An overview of concept relationships and why they are important in Terminology –PART 1
When I read about concept relationships for the first time, I felt as if I was reading it in Klingon. I decided it was too confusing and was sure it was one of those things that we will never put into practice. Of course, being a newbie to Terminology, I was wrong.
Yes, it may seem a bit overwhelming, probably because in our mind we connect it to advanced database management, but once you understand the basics you will also understand why it is important and you will even want to start building your own concept maps. It is not my intention to give a dissertation about it, and I have also mentioned it briefly on separate posts, but this time I wanted to go into a little bit more detail and, if you want to learn more, under Further Reading below I provide a few useful links.
One of those links is the Pavel Tutorial which explains that: “In terminology work, the knowledge acquired in a given subject field is structured according to the hierarchical relationships and associative relationships between the concepts that make up the subject field.” I will cover hierarchical relationships in this post, because they are the classic system of concept representation, and the most common. There are also associative relationships, a combination of both (combined systems), etc. that I will cover in Part 2.
Hierarchical relationships are based on degrees or levels of superiority or subordination: The upper level is a class, supertype, or broad concept, (e.g., energy), and its elements, subclasses, or subtypes are the lower levels or narrow concepts (e.g., wind energy). The lower classes inherit characteristics from the upper class.
To illustrate, think of them as an itemized list (tree structure), as follows (for more examples see Marcia Lei Zeng examples of hierarchical displays.
- Respiratory Tract Diseases
1.1. Bronchial Diseases
220.127.116.11 Asthma, Exercise-induced
18.104.22.168 Status asthmaticus
Hierarchical relationships are divided into generic-specific relationships and partitive (or part-whole) relationships.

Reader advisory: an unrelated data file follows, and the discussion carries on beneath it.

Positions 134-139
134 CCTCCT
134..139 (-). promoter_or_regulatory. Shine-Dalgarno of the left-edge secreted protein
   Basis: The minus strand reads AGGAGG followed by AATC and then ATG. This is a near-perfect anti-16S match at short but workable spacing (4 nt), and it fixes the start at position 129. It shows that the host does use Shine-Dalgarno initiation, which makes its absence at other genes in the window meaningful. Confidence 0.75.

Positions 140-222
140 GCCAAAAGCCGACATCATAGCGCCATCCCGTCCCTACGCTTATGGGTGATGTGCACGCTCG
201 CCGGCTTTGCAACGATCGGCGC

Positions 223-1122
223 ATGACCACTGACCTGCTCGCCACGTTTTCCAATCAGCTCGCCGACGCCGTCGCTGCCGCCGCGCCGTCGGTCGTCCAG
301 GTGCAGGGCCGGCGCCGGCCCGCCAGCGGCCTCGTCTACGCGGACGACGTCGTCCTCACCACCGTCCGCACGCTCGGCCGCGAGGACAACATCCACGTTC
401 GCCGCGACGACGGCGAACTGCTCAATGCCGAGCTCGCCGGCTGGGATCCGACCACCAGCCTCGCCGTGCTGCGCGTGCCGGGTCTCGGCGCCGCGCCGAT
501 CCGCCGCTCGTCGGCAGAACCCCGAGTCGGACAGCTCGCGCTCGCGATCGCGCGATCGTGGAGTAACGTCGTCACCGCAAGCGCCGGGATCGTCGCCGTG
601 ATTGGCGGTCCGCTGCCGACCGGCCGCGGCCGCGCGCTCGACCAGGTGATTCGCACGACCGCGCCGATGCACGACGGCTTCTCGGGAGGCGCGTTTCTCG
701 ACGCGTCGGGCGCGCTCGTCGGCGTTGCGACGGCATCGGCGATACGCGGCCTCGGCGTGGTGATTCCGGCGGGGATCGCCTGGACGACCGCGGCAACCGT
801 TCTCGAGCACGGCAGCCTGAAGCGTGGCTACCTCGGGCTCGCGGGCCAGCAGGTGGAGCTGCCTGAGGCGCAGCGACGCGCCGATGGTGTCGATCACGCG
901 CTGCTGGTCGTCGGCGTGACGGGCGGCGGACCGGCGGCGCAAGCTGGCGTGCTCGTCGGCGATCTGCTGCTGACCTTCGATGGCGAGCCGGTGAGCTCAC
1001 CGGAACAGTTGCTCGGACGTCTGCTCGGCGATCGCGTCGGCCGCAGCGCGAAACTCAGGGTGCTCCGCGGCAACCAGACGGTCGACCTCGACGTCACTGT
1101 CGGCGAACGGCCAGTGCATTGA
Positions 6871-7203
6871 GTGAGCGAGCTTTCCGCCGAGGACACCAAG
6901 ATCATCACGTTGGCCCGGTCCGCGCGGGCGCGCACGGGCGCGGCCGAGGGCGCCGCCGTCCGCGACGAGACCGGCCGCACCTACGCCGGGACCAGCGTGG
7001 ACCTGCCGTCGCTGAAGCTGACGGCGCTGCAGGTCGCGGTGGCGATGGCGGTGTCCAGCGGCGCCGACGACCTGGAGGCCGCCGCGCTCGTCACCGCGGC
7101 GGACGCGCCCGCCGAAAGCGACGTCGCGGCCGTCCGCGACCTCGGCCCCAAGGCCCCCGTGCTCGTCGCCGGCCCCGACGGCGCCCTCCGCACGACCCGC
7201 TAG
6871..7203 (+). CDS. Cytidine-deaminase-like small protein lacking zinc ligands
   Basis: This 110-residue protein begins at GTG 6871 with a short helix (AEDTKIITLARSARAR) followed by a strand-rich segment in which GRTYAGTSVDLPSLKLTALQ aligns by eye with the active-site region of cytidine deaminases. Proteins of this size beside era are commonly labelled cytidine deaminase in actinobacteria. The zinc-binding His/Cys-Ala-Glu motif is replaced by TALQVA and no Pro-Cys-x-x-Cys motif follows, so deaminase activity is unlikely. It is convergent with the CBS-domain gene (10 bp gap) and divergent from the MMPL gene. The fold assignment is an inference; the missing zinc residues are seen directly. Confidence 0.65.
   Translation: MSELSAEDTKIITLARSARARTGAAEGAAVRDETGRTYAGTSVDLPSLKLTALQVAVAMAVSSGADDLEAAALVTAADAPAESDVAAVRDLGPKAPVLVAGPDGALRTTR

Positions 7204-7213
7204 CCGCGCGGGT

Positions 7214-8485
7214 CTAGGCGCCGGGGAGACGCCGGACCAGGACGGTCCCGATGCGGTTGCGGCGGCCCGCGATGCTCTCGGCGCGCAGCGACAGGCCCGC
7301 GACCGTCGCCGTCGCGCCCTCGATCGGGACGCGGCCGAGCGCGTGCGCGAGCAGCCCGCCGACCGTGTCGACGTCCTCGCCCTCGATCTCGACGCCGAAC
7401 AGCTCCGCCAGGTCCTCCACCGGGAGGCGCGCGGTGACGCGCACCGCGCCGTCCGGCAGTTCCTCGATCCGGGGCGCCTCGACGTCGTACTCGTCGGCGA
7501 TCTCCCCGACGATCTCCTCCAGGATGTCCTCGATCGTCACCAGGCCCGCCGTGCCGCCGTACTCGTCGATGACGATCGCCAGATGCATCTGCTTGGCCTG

Going back to broad and narrow concepts, the generic-specific relationships are classified as:
(1) superordinate terms or concepts that represent a class (the broad concept), and
(2) subordinate terms that refer to its elements or parts (the narrow concept).
Lei Zeng suggests an easy way to identify them by formulating the statement “[narrower term] is a [broader term].” For example, “Asthma” is a “Bronchial Disease”.
Besides the itemized list, they can be illustrated as tree diagrams, as follows.
The partitive relationships represent relationships made of parts and wholes (that’s why they are also called part-whole relationships). A is part of B: a constituent part of something or material of something or a member of something.
The concepts at the whole level are called comprehensive concepts, and the concepts at the parts level are called partitive concepts. One concept is included into another. Again, we can illustrate as an itemized list or tree structure:
- Nervous System
1.1. Central Nervous System
1.1.2 Spinal Cord
They are illustrated as bracket (or rake) diagrams, as follows.
Anita Nuopponen explains that generic and partitive concept systems are nested hierarchies, the superordinate concept contains or consists of the subordinate concepts. Also, a generic superordinate concept contains the extension of its subordinate concepts; a partitive superordinate concept refers to a whole while its subordinate concept refers to a part in the whole.
As I said, hierarchical relationships are the most common, but next week I will talk about other types of relationships.
Sources and further readings:
Hjørland, Birger. Lifeboat for Knowledge Organization.
Semantic relationships used in Controlled Vocabularies. Hierarchical Relationships.
Hierarchical relationships. EUROVOC.
Nuopponen, Anita. Tangled Web of Concept Relations. Concept relations for ISO 1087-1 and ISO 704
The Pavel Tutorial on concept relationships.